The two key drivers for healthcare are the increasing focus on ‘Wellness’ as a concept amongst people and growing patient awareness. The potential growth drivers in the years to come could be increasing availability of newer technologies to diagnose and treat various diseases; Molecular Imaging could turn out to be an interesting area if it fulfills the promise of being able to ultimately forecast diseases well before the onset of the first visible symptoms, including lifestyle diseases like cancer and cardio-vascular; Corporatisation of Private Healthcare in the backdrop of a growing and affluent middle class; Increase Governmental focus on providing quality healthcare to the people; Maturing of Health Insurance and Medical Tourism; Home healthcare solutions and remote patient monitoring.
Considering these factors, we are very upbeat about India as a key market and a driver of growth for the healthcare business.
Q. Industry associations like CII & FICCI are putting in a lot of effort to facilitate the growth of medical equipment industry in India. As an active member in both these organisations, what is your perception about the impact being delivered so far?
A. There has been rationalisation of tariffs including import duties and VATs amongst others in the recent years, and I think Industry associations have played an important role in all these.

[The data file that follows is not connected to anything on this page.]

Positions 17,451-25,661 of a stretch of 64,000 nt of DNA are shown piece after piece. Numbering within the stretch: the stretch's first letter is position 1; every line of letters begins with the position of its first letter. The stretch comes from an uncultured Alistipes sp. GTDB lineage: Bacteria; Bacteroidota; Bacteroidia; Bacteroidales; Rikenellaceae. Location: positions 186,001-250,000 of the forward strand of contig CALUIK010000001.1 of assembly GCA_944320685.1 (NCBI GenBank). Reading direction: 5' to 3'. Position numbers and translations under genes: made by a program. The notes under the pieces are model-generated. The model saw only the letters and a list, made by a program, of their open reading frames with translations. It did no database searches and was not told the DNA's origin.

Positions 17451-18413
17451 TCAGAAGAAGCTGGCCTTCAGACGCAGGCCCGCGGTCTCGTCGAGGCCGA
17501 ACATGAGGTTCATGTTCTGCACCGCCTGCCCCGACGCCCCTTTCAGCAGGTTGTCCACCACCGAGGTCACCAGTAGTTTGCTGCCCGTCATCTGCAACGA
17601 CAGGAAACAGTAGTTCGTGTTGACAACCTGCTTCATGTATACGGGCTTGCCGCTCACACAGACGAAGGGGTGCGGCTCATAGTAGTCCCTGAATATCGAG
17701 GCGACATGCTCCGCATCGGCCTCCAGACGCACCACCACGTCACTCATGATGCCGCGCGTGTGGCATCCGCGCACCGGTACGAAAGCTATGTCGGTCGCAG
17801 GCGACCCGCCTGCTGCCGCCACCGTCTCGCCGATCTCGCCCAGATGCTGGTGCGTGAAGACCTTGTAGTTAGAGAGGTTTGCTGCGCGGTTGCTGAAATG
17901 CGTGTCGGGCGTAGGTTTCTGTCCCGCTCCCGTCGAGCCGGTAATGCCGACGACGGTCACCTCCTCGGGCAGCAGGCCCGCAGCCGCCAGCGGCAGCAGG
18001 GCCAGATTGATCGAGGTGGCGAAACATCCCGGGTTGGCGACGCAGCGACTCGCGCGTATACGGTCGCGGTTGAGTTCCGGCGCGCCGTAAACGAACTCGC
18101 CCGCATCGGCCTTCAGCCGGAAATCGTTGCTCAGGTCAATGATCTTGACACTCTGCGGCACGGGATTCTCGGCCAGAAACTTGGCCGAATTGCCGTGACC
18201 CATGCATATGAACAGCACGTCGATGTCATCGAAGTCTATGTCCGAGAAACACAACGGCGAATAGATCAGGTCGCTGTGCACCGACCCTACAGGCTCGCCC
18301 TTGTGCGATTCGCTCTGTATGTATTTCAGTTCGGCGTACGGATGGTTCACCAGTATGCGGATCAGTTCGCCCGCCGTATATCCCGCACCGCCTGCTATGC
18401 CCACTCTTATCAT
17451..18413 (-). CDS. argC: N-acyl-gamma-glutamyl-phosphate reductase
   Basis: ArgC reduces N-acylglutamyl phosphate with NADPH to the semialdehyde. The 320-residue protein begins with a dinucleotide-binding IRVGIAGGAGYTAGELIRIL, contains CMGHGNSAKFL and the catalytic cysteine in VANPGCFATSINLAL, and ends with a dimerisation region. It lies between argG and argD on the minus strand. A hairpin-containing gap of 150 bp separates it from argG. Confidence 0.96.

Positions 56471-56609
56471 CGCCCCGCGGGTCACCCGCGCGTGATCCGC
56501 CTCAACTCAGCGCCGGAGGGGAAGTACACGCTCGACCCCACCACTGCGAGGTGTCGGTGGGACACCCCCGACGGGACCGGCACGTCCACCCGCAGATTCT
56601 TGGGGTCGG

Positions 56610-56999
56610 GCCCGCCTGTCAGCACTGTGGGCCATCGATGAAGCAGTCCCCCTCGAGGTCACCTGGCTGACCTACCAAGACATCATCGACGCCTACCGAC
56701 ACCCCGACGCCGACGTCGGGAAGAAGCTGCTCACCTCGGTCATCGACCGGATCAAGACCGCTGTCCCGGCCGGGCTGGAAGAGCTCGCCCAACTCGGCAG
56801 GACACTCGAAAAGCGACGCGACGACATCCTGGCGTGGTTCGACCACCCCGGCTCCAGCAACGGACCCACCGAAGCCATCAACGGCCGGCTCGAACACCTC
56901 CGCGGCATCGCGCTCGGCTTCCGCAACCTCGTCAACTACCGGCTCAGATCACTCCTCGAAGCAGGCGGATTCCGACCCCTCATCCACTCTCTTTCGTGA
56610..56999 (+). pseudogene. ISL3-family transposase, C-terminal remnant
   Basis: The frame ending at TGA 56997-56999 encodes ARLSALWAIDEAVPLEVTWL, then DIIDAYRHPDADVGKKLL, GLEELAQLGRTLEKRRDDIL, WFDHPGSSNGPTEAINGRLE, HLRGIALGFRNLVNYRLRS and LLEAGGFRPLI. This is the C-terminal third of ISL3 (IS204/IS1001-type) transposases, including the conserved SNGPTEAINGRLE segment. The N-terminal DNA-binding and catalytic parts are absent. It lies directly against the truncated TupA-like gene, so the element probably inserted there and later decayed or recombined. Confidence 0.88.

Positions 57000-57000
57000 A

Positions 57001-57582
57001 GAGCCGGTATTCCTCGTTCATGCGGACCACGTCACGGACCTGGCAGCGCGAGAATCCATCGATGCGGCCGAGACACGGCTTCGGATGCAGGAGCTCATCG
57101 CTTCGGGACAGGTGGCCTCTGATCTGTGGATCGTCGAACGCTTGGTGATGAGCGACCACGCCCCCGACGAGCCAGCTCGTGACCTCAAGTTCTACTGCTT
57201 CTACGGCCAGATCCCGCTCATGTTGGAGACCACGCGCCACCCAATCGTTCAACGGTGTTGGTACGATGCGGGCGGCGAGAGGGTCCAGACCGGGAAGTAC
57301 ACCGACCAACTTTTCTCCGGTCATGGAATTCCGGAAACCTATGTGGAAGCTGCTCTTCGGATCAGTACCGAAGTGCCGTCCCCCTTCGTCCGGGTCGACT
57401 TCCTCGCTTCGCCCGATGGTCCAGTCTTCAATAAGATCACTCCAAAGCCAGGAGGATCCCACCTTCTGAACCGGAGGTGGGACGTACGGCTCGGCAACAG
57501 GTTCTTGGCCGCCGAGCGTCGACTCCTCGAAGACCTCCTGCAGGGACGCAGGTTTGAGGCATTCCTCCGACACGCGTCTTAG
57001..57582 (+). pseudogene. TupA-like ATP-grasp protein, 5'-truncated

“Philips Innovation Campus (PIC), which is extensively into healthcare research and software development for healthcare products was established in August 1996, with the objective of meeting the growing need for high-quality, cost-effective software development capacity within the organisation.”
There has been a symbiotic relationship between the industry and government in healthcare, over the last five years. An excellent example of this is the reduction in duty for equipment, which earlier attracted an import duty of 4850 percent, which has been reduced to nine percent today.
All these have been possible because both the industry and the government want to provide quality healthcare in an affordable manner. The environment has become more collaborative today.
Also, since about 35-40% of any new investment in healthcare delivery venture is on medical technology (CII-McKinsey Report), the recent tax holiday declared by the government for hospitals coming up in the tier – 2 cities should encourage hospitals to invest more in medical technology.